The last triathlon on my season if behind me. It was an interesting season,
both better and worse than expected. My first triathlon in June was much better
than expected. I thought I'd get my butt kicked but it was not to be - I
actually had one of my better sprint triathlons in recent years. But the second
race, in July, was a disaster - I couldn't handle the heat.
So along comes August and the third Wednesday night sprint triathlon in the
Running Fit T-Rex Triathlon Series.
It's been a hot summer, with temperatures well into the 90's during the day (
80's more recently). It was not very likely that the water temperature was going
to be low enough to make wet suits legal. But we've had some cold nights and
lots of rain recently, so I brought my wetsuit to the T-Rex Sprint Triathlon,
just in case.
I'm not a particularly fast swimmer. A wet suit really helps someone like me.
Especially someone who has not been in the water for a month...
The water was at 78F - the legal limit. The race was wet suit legal.
And guess what? Most of the rest of the field left their wetsuits at home
assuming the water would be too warm! Yes, I walked into the water in the first
wave and noticed that two-thirds of the racers were sans wetsuits. Just
like cross country skiing, paying attention to the weather and making sure your
ready for every likely contingency pays off.
I didn't expect a great swim, but clearly the wet suit helped, as I finished
30 places higher than the last time I (and everyone else) wore wetsuits, at the
Training...just not the way you think
The bike was uneventful until the mid-point. I crossed the railroads track,
looped through one parking area, passed near the tracks again to head toward the
next parking turn-around and...the train crossing signals start blinking and
clanging! Luckily, I still have to ride a quarter mile or so before I have to
cross the train tracks. I'm eyeing the train the entire way, the road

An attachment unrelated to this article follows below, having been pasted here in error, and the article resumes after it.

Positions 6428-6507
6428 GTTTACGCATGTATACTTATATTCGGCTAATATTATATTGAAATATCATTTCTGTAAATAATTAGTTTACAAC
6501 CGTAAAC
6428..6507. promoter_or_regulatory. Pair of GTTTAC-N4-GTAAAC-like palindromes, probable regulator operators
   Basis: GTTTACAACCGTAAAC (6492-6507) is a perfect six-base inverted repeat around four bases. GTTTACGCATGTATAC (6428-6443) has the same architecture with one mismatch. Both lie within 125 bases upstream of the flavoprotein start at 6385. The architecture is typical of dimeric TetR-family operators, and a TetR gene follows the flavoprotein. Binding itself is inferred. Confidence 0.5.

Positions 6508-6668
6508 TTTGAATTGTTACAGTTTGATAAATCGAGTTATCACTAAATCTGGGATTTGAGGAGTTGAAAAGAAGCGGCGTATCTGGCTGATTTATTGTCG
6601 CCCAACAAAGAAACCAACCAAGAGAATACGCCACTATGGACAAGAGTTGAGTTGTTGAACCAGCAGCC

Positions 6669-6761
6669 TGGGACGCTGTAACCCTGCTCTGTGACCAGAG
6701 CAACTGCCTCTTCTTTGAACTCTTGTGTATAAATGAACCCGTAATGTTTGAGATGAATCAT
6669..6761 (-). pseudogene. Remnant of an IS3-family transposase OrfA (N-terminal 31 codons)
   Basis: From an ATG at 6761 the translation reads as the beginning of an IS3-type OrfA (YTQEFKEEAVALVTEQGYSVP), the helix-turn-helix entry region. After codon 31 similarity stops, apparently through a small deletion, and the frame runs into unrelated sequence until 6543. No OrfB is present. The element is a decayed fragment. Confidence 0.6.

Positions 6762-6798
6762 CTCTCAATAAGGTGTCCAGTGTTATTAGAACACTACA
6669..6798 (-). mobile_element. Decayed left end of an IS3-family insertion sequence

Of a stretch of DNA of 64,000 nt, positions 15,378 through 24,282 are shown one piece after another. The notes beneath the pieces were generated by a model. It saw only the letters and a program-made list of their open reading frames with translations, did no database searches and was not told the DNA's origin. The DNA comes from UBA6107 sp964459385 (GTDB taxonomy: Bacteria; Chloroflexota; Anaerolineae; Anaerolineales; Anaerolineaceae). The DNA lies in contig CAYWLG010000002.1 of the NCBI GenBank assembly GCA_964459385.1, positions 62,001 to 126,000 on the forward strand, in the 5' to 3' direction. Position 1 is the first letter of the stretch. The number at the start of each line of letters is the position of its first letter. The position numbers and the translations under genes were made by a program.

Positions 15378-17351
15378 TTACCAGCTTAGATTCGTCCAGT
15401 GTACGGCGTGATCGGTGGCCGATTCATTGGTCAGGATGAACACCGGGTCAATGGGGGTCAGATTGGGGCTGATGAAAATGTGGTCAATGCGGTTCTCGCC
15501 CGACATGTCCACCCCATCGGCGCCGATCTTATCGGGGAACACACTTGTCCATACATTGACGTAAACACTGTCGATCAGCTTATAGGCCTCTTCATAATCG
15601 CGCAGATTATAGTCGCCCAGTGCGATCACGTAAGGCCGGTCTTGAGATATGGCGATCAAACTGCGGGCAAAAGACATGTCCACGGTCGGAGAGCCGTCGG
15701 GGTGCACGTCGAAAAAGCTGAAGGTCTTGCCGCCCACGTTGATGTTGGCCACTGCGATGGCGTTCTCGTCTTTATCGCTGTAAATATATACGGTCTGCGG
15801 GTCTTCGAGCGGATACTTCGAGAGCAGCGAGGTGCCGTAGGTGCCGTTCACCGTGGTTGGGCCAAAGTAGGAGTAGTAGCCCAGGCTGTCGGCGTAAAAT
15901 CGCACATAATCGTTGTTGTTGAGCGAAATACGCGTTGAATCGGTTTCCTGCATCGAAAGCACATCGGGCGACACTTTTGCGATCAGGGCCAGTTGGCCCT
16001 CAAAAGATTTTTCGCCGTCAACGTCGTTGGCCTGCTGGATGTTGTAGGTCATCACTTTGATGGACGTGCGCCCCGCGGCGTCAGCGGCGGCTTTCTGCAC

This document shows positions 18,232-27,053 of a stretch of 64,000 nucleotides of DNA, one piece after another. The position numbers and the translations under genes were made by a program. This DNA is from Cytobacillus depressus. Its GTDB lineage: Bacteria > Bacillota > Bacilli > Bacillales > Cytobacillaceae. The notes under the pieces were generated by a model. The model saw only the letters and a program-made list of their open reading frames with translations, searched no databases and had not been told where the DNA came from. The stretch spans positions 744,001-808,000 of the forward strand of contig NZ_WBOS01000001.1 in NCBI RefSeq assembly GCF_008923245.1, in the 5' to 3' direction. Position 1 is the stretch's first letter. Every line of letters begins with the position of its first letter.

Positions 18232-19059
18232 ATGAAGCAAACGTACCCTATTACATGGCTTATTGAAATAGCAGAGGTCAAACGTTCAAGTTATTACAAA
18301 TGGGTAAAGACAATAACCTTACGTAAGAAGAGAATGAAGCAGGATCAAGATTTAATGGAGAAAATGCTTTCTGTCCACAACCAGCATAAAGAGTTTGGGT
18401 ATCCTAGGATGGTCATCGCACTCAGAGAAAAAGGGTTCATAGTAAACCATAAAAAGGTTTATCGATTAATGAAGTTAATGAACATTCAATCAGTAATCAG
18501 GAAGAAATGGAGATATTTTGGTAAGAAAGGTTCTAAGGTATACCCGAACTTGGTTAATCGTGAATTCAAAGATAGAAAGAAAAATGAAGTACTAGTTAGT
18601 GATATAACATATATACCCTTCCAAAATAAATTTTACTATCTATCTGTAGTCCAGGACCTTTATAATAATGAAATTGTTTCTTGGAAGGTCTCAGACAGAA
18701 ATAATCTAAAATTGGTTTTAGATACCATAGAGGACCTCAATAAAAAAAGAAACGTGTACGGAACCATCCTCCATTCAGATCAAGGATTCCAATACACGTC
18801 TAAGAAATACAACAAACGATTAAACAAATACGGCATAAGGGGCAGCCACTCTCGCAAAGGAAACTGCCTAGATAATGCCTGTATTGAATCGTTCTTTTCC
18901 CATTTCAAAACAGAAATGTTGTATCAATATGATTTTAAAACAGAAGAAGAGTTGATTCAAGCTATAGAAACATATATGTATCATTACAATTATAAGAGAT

paralleling the tracks.
At the end of the loop, I do a nice relaxed climb up the hill to the tracks -
and the train passes by just as I arrive at the crest behind a dozen stalled
bikers. I don't even have to get out of my pedals - I slowly ride forward,
careful of others getting into their pedals. As traffic clears, its up to speed.
Push the tempo
Running out of T2, I see Adam Haberkorn entering with his bike. No more than
a minute behind me, I have extra incentive to push my pace. Few runners are
around me. I passed one early on the first uphill, and a quarter mile after that
the third place women blows by me. Then I was alone, trying to keep my pace up.
There are several places where the course turns back on itself, giving ample
opportunity to see who is ahead or behind. Adam was not that far behind, and
there were groups of runners all around him. At the mile-to-go turn around
point, it appeared a large number of runners were gaining on me.
Shortly after the turnaround, the fourth place women passes, but she's not
going that much faster and I hold on and pace her for a 150 yards. My heart rate
monitor shows me at 94% of max. Maybe I should try not to blow up before the
end. I drop off the back.
With a quarter mile to go, the fifth place women passes. I hold onto
her for a short distance, but she's going too fast. I manage to hold off one
last contender before the finish. And Adam never catches me...